Multiple people involved with The Cosby Show have come forward in recent months, stating that the family sitcom’s reputation is tarnished as a result of the dozens of sexual assault allegations against Bill Cosby, the show’s star and co-creator. Now, Ebony is dissecting the relationship between Cosby and The Cosby Show in its latest issue, which features a photo of the Huxtables — underneath shattered glass — on the cover.
In an excerpt from the story, writer Goldie Taylor poses the question, “as Cosby stands accused of sexually assaulting at least 40 women, Black America is left to grapple with his once-unimpeachable legacy. If Bill Cosby is finished, what does that mean for Cliff, and the rest of the tribe called Huxtable?”
Earlier this year, former Cosby Show star Keshia Knight Pulliam argued the legacy of the popular ’80s sitcom is still strong despite the allegations leveled against Bill Cosby. “Ultimately, they’re just that, allegations,” she told Today.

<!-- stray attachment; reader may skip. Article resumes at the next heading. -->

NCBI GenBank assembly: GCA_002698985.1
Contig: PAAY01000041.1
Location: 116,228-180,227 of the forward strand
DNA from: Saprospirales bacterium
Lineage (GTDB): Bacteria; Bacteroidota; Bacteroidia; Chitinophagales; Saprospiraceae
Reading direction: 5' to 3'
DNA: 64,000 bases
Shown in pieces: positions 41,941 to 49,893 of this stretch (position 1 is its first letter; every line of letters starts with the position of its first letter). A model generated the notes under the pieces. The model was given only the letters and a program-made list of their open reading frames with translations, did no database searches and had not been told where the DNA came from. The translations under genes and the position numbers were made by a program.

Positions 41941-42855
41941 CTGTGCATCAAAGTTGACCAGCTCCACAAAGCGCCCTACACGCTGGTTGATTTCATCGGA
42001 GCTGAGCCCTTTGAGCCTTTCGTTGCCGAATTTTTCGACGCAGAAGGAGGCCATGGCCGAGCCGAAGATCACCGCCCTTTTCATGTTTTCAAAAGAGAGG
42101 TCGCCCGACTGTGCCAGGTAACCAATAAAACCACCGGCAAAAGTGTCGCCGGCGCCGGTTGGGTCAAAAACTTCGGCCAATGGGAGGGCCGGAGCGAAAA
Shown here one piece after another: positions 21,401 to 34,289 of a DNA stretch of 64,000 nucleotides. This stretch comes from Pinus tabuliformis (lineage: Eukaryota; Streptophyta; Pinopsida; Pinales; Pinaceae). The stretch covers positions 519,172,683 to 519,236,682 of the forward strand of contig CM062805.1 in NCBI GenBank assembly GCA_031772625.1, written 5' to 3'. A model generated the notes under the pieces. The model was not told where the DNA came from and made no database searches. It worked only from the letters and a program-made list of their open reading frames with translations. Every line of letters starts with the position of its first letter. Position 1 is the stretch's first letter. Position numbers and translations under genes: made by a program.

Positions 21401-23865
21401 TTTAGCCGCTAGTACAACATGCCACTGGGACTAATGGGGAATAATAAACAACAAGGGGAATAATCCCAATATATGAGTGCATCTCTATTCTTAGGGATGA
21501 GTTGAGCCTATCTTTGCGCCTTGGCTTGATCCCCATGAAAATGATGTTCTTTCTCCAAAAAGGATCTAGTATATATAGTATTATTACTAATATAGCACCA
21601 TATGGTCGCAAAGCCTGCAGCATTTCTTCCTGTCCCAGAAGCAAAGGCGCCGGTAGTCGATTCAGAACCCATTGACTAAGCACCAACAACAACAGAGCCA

“You can’t take back the impact that it’s had on generations of kids, and it’s continuing to have such a positive impact on them,” she said an interview with The Grio. “So I feel like the place that it has in people’s hearts is such a nostalgic part of childhood and beyond, it’s going to be difficult to take back those memories.”
However, Cosby Show costar Malcolm-Jamal Warner told the Associated Press that the groundbreaking series’ legacy is “tarnished.”
“My biggest concern is when it comes to images of people of color on television and film, no matter what … negative stereotypes of people of color, we’ve always had The Cosby Show to hold up against that,” Warner said. “And the fact that we no longer have that, that’s the thing that saddens me the most, because in a few generations, the Huxtables will have just been a fairy tale.”
Since the allegations against Cosby began resurfacing in 2014, multiple networks have pulled The Cosby Show reruns from their schedules. Read the rest of the Ebony excerpt on the magazine’s website and pick up the November issue when it hits newsstands.